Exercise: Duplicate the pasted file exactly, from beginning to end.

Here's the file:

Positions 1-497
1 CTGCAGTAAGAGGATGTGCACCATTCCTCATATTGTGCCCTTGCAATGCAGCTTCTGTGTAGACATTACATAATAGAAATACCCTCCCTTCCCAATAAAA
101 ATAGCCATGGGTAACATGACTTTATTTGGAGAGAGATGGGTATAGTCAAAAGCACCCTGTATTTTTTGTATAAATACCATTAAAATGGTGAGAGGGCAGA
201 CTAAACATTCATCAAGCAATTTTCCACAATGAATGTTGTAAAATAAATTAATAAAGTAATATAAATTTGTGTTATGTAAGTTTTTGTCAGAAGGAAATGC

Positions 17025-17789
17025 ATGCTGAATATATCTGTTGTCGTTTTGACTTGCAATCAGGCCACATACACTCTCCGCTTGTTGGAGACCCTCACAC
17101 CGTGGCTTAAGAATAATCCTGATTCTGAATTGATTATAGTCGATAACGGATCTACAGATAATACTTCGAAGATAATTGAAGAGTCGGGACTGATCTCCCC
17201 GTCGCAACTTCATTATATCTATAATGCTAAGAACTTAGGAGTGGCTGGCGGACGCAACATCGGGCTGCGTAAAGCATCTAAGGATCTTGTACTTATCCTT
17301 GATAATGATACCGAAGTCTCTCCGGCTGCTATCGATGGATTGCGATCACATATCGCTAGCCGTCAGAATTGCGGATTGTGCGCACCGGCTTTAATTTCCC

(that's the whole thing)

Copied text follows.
Positions 1-497
1 CTGCAGTAAGAGGATGTGCACCATTCCTCATATTGTGCCCTTGCAATGCAGCTTCTGTGTAGACATTACATAATAGAAATACCCTCCCTTCCCAATAAAA
101 ATAGCCATGGGTAACATGACTTTATTTGGAGAGAGATGGGTATAGTCAAAAGCACCCTGTATTTTTTGTATAAATACCATTAAAATGGTGAGAGGGCAGA
201 CTAAACATTCATCAAGCAATTTTCCACAATGAATGTTGTAAAATAAATTAATAAAGTAATATAAATTTGTGTTATGTAAGTTTTTGTCAGAAGGAAATGC

Positions 17025-17789
17025 ATGCTGAATATATCTGTTGTCGTTTTGACTTGCAATCAGGCCACATACACTCTCCGCTTGTTGGAGACCCTCACAC
17101 CGTGGCTTAAGAATAATCCTGATTCTGAATTGATTATAGTCGATAACGGATCTACAGATAATACTTCGAAGATAATTGAAGAGTCGGGACTGATCTCCCC
17201 GTCGCAACTTCATTATATCTATAATGCTAAGAACTTAGGAGTGGCTGGCGGACGCAACATCGGGCTGCGTAAAGCATCTAAGGATCTTGTACTTATCCTT
17301 GATAATGATACCGAAGTCTCTCCGGCTGCTATCGATGGATTGCGATCACATATCGCTAGCCGTCAGAATTGCGGATTGTGCGCACCGGCTTTAATTTCCC